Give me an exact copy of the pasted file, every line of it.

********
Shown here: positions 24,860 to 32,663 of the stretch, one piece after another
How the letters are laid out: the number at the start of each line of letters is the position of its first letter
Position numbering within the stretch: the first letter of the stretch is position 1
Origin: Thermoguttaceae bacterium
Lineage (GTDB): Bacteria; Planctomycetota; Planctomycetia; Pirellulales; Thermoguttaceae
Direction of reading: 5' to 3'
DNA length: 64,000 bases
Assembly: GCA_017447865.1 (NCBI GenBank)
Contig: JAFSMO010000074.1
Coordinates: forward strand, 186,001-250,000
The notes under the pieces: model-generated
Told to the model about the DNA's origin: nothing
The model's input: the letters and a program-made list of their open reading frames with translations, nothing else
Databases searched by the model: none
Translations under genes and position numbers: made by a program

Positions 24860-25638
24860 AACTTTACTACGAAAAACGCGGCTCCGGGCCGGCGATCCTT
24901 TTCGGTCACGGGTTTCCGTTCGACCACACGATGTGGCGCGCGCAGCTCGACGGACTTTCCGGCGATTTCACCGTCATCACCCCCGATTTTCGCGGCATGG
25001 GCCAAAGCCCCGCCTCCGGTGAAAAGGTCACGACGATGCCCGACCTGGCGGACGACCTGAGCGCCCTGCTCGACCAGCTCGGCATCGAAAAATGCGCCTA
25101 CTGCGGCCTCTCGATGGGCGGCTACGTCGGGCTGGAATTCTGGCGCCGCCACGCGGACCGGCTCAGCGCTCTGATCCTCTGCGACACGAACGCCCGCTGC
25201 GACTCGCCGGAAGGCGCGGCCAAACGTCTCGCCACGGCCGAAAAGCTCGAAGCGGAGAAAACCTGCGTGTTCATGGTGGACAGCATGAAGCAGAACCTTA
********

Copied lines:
Shown here: positions 24,860 to 32,663 of the stretch, one piece after another
How the letters are laid out: the number at the start of each line of letters is the position of its first letter
Position numbering within the stretch: the first letter of the stretch is position 1
Origin: Thermoguttaceae bacterium
Lineage (GTDB): Bacteria; Planctomycetota; Planctomycetia; Pirellulales; Thermoguttaceae
Direction of reading: 5' to 3'
DNA length: 64,000 bases
Assembly: GCA_017447865.1 (NCBI GenBank)
Contig: JAFSMO010000074.1
Coordinates: forward strand, 186,001-250,000
The notes under the pieces: model-generated
Told to the model about the DNA's origin: nothing
The model's input: the letters and a program-made list of their open reading frames with translations, nothing else
Databases searched by the model: none
Translations under genes and position numbers: made by a program

Positions 24860-25638
24860 AACTTTACTACGAAAAACGCGGCTCCGGGCCGGCGATCCTT
24901 TTCGGTCACGGGTTTCCGTTCGACCACACGATGTGGCGCGCGCAGCTCGACGGACTTTCCGGCGATTTCACCGTCATCACCCCCGATTTTCGCGGCATGG
25001 GCCAAAGCCCCGCCTCCGGTGAAAAGGTCACGACGATGCCCGACCTGGCGGACGACCTGAGCGCCCTGCTCGACCAGCTCGGCATCGAAAAATGCGCCTA
25101 CTGCGGCCTCTCGATGGGCGGCTACGTCGGGCTGGAATTCTGGCGCCGCCACGCGGACCGGCTCAGCGCTCTGATCCTCTGCGACACGAACGCCCGCTGC
25201 GACTCGCCGGAAGGCGCGGCCAAACGTCTCGCCACGGCCGAAAAGCTCGAAGCGGAGAAAACCTGCGTGTTCATGGTGGACAGCATGAAGCAGAACCTTA